The importance of Culling

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As with most things in the world, when it comes to photographs, more isn’t always better. I didn’t always believe this, but recently, I’ve come to the conclusion that giving my clients as many photographs as possible is the worst thing I can do.

This isn’t a dig at people who give a ton of photos. In fact, some of the photographers I admire most give so many photographs to their clients, I’m in awe. And they’re all good.

I used to think that if I gave my clients thousands of images per shoot or wedding that they would have choices. They’d share more. They’d be excited to digitally leaf through them, reminiscing over the moment or the day. I also used to think that the more photos I could deliver, the better photographer I was. If I could deliver more, I could prove that 90% of my photos were coming out well. In the world of photography, so many people talk about how many useable images they took, how many shots per roll they are giving to a client. It seemed important to me.

But what happened next, always made me cringe. The client would post one or a few of the photos I hadn’t actually intended for the public to ever see. The photos were slightly underexposed or out of focus. The composition would be off. The emotion would be lacking. So why had I delivered those in the first place? They were filler shots. Pictures I had taken that didn’t come out quite the way I had envisioned in my head, but instead of scrapping them, I fearfully put them in the gallery. These are usually not images that are necessary. They are duplicates, slightly different angles, slightly different crops, slightly different hand gestures. They are not images that had to be in the set. I hoped the client would pass them by, but instead, the client had posted them.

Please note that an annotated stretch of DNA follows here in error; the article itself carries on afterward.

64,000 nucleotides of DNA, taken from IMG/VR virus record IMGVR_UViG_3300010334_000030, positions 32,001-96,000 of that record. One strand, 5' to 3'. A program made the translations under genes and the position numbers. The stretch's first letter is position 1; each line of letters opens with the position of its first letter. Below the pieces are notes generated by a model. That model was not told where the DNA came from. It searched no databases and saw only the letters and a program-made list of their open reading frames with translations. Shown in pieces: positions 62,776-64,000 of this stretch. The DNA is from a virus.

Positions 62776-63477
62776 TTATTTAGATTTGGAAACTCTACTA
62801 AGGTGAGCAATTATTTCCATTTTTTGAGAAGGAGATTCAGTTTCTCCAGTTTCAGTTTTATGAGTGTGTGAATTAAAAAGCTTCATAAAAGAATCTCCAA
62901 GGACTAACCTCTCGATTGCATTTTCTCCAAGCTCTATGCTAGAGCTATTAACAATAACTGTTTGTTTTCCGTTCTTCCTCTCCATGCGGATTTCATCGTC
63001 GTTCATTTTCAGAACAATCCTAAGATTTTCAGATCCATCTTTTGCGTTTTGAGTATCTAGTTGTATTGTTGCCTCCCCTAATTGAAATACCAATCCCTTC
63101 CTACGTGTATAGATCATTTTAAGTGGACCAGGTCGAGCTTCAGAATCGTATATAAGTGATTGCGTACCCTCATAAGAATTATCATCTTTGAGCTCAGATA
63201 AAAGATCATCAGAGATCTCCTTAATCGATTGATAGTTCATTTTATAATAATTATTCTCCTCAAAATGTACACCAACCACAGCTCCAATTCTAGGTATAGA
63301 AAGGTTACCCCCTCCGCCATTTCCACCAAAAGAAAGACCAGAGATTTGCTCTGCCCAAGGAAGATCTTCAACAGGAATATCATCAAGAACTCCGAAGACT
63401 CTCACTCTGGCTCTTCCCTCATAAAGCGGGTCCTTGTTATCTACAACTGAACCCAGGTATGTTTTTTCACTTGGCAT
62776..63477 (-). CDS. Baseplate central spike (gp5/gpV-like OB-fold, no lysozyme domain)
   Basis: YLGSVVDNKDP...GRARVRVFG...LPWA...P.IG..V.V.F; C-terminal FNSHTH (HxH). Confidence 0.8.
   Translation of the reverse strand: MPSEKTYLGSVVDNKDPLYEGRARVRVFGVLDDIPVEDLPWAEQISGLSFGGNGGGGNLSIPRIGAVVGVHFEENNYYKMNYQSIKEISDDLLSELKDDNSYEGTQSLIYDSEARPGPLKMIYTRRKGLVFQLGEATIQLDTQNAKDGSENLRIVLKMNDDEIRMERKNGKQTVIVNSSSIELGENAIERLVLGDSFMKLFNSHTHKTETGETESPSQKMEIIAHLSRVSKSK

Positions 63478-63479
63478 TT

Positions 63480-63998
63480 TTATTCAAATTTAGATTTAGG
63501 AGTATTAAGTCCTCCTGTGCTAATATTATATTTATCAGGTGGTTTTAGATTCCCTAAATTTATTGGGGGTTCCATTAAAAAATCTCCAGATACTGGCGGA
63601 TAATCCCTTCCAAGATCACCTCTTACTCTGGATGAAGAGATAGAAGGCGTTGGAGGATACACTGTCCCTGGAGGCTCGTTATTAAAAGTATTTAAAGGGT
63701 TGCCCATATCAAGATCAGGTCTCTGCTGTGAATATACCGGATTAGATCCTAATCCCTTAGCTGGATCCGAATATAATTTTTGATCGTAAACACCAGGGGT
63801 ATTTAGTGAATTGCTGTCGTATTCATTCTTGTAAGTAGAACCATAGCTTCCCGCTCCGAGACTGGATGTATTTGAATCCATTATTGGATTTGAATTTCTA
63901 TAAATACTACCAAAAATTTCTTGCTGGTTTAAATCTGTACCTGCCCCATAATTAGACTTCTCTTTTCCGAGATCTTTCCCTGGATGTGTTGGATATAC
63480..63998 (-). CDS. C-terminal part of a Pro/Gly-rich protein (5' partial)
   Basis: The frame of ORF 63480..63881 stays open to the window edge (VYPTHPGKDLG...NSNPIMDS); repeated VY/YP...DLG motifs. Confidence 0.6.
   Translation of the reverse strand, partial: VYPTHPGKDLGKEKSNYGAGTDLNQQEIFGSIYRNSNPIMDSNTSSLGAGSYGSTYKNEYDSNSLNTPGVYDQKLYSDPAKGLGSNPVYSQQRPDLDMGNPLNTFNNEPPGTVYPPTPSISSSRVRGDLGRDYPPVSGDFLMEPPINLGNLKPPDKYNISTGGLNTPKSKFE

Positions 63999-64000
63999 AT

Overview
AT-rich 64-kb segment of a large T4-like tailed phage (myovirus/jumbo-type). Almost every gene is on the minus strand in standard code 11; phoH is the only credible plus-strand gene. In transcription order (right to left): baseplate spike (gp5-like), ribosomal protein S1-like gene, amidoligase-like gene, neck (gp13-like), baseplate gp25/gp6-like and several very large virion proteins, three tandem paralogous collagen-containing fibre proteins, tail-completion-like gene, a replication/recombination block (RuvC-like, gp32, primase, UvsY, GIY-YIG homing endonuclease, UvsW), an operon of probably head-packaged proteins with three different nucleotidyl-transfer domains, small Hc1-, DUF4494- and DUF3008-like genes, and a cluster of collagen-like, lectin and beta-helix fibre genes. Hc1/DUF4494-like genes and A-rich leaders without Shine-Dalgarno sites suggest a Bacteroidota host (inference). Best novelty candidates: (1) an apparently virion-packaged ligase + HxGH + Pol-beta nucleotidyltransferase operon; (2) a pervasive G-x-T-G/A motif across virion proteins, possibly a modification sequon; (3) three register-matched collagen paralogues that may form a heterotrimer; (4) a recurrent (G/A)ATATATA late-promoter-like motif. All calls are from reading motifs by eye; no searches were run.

The question here is: did the client actually like these images or were they so overwhelmed by all the excess of images I had given out that they stared at them too long trying to choose and inevitably chose the one of the group that I had just flung in there.

One more thing that I learned, the hard way, was that delivering a few extra photos could also be the end of a relationship between a client and me. By not paying enough attention to my client’s desires, as I was editing photos, I had included ones that they had already given me hints to not include. It wasn’t that they had said “don’t include those” but rather the stories they had told during the session, the body language they had exhibited, the way they had given instruction to their kids, should have tipped me off not to include the images. And while the rest of the gallery was incredible, and they loved all of those images, the few they didn’t like ruined the entire gallery and thus my ability to serve as their family photographer again in the future.

I have recently come to realize that it is not my client’s responsibility to choose the best image of themselves or of their event. Aside from taking the photo, the most important part of my job is to choose the best image. It’s my job to cull. I used to think culling was just to remove absolutely unusable images, but the more I study, the more I realize that I need to choose images as if I’m thumbing through pages of negatives, circling the one that makes the biggest impact and making notes on the others, delivering only the few that stand out.

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